Retailers have always had a wealth of data – but without analysis there is no insight to be gained from transactional and master data. They need to store, sort and analyse it and many retailers are not equipped to store and analyse data effectively, wasting an opportunity to turn the cost of managing data into business intelligence.  A recent IDC report, pointed out, that by 2017, retail companies that take advantage of all their company data can potentially realise an additional $94 billion in revenue over companies that don’t. City Beach recently implemented Sable37’s retail management solution, built on the Microsoft Dynamics 365 platform. “We’re not flying blind anymore. We now know where our customers like to shop, when they shop, how frequently they shop, what they’re purchasing – all of that is crucial in making sure we service the customers’ needs and get the right product to them.” says Dorwald.

4. Sales associates lack access to customer insights 
To be a leading retailer with best in class service, sales associates should be able to provide value-added personal services by using the information at their fingertips. Sales associates often lack access to the product information that is available to customers online, which diminishes their ability to have an informed, real-time conversation. Face-to-face contact in retail outlets is part of Michael Hill’s DNA, but Matt Keays, chief information officer notes “digitalisation should foster doing things faster and more efficiently” with staff provided instant access to information to support the sales process. He says the efficiency derived from using the cloud based Dynamics 365 for Operations retail solution means transactions can flow faster, with less human input.

“The transparency that an integrated retail management solution provides enables our sales staff to sit on the floor and talk to somebody about the quality of cotton sheets versus polyester sheets, the different characteristics that our products have, and use that as a tool to up sell, or just find the products that they actually want,” comments Taylor.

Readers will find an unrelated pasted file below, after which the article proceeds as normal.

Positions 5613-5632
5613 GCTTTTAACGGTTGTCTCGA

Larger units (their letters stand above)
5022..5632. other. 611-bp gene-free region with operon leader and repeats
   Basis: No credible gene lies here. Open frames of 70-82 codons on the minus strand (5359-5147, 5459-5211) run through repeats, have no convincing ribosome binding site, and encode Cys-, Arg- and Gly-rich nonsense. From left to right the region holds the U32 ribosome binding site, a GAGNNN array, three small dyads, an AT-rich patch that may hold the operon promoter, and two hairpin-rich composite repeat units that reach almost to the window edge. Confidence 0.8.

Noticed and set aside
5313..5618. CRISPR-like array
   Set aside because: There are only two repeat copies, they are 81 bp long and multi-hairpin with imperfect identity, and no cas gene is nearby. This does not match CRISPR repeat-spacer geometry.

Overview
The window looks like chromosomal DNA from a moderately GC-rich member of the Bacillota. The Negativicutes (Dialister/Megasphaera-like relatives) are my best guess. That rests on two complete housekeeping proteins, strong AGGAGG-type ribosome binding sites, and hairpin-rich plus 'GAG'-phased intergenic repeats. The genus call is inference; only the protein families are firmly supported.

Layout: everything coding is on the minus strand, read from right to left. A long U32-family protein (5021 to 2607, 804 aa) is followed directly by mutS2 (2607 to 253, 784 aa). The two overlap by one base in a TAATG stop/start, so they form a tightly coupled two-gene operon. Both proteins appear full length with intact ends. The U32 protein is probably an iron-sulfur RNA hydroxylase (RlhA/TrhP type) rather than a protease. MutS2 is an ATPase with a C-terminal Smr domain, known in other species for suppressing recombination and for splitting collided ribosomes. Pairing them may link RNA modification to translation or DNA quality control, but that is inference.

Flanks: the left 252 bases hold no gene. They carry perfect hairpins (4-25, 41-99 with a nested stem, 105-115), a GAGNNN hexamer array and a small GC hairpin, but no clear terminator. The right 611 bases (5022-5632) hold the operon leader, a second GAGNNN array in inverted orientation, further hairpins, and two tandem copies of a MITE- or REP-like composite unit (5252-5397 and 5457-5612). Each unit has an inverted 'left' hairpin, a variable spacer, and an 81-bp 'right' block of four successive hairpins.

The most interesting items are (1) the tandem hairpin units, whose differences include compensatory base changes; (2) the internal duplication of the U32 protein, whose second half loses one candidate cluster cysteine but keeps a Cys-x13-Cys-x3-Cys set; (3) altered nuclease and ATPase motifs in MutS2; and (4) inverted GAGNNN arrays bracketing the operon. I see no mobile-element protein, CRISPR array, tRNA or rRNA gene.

5. Staff are playing catch-up with backward looking information 
Any issues in retail execution can impact the bottom line of businesses significantly. The manual processes that retailers still use prevent them from having the visibility and up-to-date data they need to proactively address problems. “Customers want things now. If you cannot give them the product, they will go elsewhere and find it,” says Cromie. With real-time access to data, retailers can react immediately to predict and prevent issues like stockouts or products available at the store failing to make it to the shelf. City Beach focused on a point of sale (POS) and customer relationship management (CRM) overhaul keeping the customer front and centre. “Dynamics allows us to gather data in a practical sense and really target our communications – EDMS and social interactions – and map out our website in 2017 to be more customer focused with that new insight,” Dorwald adds.

How, then, can retailers wade through these challenges? With a consolidated retail management system, retailers can bring their customer and merchandise information together. Staff can meet customer expectations by recommending the right products to the right customers, at the right time. A connected POS system can quickly connect customer history, loyalty status, product, and promotional information and provide the targeted insights employees need to have great interactions with informed customers. Advanced analytics enables retailers to quickly view key performance indicators and drill into data across channels to gain real insights and take actions.